The Fed kept the Federal Funds Rate on hold at the September 17 meeting – this was a highly anticipated and noteworthy release given it was the first real possibility of a Fed rate hike since 2006. Ahead of the release, the market was pricing a 30% probability of liftoff.
The accompanying statement was relatively dovish with the Fed citing low inflation as the main cause of delaying liftoff; “Market-based measures of inflation compensation moved lower,” and “Recent global economic and financial developments may restrain economic activity somewhat and are likely to put further downward pressure on inflation in the near term.” With Core PCE having ticked down to 1.2% for July – the lowest level since 2011 – the Fed will likely need to see a move higher in inflation before being confident that it is moving back towards the 2% target.
The press conference also mentioned the recent financial market volatility and the slowdown in China as reasons against raising rates at that meeting. The economic projections showed expectations of lower rates than previously expected for 2016. Yellen did not rule out a rate increase at the October meeting, however the market is pricing a December liftoff with higher probability; CME Group Fed Fund futures see an 11% chance of October liftoff versus 39% of December.
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Subsequently, the USD sold off across the board after the rate decision and during the ensuing press conference. However, USD losses were capped and the currency began to regain strength 24 hours post decision. By the close of trade on Friday, September 18, major pairs were back at pre-announced levels as the market still anticipates a rate hike soon. It is likely there will be sideways trading in USD pairs until we get some fresh news.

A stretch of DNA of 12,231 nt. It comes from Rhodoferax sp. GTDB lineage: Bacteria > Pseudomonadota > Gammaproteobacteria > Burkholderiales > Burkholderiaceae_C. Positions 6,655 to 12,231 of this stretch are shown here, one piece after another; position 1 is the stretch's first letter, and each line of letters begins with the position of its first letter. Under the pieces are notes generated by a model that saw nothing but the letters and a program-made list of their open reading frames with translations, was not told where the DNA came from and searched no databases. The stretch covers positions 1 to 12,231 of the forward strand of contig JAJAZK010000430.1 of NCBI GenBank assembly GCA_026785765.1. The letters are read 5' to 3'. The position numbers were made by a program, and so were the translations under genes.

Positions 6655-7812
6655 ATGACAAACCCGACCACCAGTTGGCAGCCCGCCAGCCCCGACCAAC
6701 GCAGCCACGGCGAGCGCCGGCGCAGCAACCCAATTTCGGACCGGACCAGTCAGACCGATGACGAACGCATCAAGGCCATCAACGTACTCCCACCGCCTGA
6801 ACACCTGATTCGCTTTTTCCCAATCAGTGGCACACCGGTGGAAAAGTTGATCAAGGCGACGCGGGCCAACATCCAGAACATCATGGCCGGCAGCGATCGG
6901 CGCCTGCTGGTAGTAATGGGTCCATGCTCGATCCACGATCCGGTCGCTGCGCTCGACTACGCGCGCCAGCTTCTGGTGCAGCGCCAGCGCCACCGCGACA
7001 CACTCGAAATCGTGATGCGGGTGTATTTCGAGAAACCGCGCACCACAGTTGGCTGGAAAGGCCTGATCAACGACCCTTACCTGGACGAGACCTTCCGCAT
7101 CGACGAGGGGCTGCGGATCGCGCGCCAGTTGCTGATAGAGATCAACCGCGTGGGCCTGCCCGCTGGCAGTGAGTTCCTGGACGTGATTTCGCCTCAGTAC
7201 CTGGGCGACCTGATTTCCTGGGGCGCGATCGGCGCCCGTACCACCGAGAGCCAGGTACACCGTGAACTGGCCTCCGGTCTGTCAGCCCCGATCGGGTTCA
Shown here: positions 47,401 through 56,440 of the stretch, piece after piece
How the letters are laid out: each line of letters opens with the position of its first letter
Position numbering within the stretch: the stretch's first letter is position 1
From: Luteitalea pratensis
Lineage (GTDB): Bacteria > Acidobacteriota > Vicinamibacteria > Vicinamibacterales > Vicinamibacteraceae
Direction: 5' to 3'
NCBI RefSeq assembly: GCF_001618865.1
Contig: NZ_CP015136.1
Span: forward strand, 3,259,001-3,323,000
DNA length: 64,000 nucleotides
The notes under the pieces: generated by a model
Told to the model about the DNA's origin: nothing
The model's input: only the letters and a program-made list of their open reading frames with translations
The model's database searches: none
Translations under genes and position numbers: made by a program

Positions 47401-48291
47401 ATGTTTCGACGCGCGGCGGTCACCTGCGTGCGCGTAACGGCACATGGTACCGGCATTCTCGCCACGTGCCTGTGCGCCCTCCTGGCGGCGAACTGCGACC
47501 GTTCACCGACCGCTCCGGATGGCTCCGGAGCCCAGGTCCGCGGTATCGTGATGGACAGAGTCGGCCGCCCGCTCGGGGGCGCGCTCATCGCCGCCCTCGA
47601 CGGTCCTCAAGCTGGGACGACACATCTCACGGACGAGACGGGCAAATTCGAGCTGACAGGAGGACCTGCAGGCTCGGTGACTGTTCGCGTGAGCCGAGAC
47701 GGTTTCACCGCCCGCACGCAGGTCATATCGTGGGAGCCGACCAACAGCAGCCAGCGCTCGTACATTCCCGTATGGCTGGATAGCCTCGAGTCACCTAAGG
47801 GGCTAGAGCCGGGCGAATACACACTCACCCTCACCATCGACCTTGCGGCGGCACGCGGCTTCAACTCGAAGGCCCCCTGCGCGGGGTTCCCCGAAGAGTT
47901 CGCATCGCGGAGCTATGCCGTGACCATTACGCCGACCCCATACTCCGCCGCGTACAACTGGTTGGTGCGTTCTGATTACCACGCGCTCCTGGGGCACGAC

The employment situation in the US has been excellent and has provided the Fed with a strong argument to raise rates. Over 200,000 jobs have been added every month this year aside from March and August. The most recent release, although slightly missing on the headline change, saw the unemployment rate tick down to 5.1% – the lowest levels since pre-GFC – and average hourly earnings increase to 0.3%.
Regarding inflation, Core CPI rose 1.8% during the 12 months ending August 31, below estimates of 1.9%. Comparatively, CPI including Food and Energy has risen only 0.2% for the same period – showing the massive impact of oil prices. To reach their objective of 2% inflation the Fed needs to be confident that Core inflation is trending towards that level before raising rates. Core Personal Consumption Expenditure Price Index for the 12 months ending July 31 saw price increases drop to 1.2% from 1.3%. This marks the lowest level in PCE inflation since March 2011, and hence restrains liftoff. PCE for August is due out on September 28; a move down to 1.1% will greatly diminish chances of a rate hike this year, while an unchanged reading will also likely keep the Fed on hold. Core PCE is key data that will influence the Fed’s decision at the upcoming October and December meetings.
The US is still on track to be the first country out of the major currencies to increase interest rates. Therefore, the US dollar remains a bullish currency in the medium-term. However, we may see a period of consolidation in the USD until we get our next set of inflation data. We will be monitoring CPI and PCE data closely to decide when the Fed are likely to raise rates.